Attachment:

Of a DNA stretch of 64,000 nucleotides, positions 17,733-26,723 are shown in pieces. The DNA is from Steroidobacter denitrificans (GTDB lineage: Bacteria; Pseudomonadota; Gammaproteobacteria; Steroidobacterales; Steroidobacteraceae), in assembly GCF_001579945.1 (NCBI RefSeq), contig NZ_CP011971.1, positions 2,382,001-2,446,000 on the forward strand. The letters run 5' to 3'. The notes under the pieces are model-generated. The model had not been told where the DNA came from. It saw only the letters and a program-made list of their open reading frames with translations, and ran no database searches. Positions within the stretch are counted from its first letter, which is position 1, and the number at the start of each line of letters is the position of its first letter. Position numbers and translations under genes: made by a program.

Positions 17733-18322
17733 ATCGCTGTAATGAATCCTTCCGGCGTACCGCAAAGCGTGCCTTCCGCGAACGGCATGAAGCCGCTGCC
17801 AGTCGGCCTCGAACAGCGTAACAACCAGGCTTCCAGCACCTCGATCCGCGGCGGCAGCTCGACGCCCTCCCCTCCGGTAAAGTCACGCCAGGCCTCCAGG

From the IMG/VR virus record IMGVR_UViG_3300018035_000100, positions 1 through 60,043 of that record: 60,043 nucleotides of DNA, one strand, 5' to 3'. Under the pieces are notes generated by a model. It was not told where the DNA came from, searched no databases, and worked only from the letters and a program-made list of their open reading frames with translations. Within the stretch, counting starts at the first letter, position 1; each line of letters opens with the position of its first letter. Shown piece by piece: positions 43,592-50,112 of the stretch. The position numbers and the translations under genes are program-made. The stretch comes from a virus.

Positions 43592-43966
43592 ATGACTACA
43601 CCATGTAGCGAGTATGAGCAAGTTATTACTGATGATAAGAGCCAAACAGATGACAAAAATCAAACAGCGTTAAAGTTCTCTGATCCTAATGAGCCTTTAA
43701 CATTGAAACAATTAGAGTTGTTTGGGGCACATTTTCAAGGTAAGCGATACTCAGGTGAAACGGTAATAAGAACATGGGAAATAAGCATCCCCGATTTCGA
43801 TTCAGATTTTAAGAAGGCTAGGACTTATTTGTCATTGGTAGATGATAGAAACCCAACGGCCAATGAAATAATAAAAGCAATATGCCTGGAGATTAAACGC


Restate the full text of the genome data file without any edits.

Of a DNA stretch of 64,000 nucleotides, positions 17,733-26,723 are shown in pieces. The DNA is from Steroidobacter denitrificans (GTDB lineage: Bacteria; Pseudomonadota; Gammaproteobacteria; Steroidobacterales; Steroidobacteraceae), in assembly GCF_001579945.1 (NCBI RefSeq), contig NZ_CP011971.1, positions 2,382,001-2,446,000 on the forward strand. The letters run 5' to 3'. The notes under the pieces are model-generated. The model had not been told where the DNA came from. It saw only the letters and a program-made list of their open reading frames with translations, and ran no database searches. Positions within the stretch are counted from its first letter, which is position 1, and the number at the start of each line of letters is the position of its first letter. Position numbers and translations under genes: made by a program.

Positions 17733-18322
17733 ATCGCTGTAATGAATCCTTCCGGCGTACCGCAAAGCGTGCCTTCCGCGAACGGCATGAAGCCGCTGCC
17801 AGTCGGCCTCGAACAGCGTAACAACCAGGCTTCCAGCACCTCGATCCGCGGCGGCAGCTCGACGCCCTCCCCTCCGGTAAAGTCACGCCAGGCCTCCAGG

From the IMG/VR virus record IMGVR_UViG_3300018035_000100, positions 1 through 60,043 of that record: 60,043 nucleotides of DNA, one strand, 5' to 3'. Under the pieces are notes generated by a model. It was not told where the DNA came from, searched no databases, and worked only from the letters and a program-made list of their open reading frames with translations. Within the stretch, counting starts at the first letter, position 1; each line of letters opens with the position of its first letter. Shown piece by piece: positions 43,592-50,112 of the stretch. The position numbers and the translations under genes are program-made. The stretch comes from a virus.

Positions 43592-43966
43592 ATGACTACA
43601 CCATGTAGCGAGTATGAGCAAGTTATTACTGATGATAAGAGCCAAACAGATGACAAAAATCAAACAGCGTTAAAGTTCTCTGATCCTAATGAGCCTTTAA
43701 CATTGAAACAATTAGAGTTGTTTGGGGCACATTTTCAAGGTAAGCGATACTCAGGTGAAACGGTAATAAGAACATGGGAAATAAGCATCCCCGATTTCGA
43801 TTCAGATTTTAAGAAGGCTAGGACTTATTTGTCATTGGTAGATGATAGAAACCCAACGGCCAATGAAATAATAAAAGCAATATGCCTGGAGATTAAACGC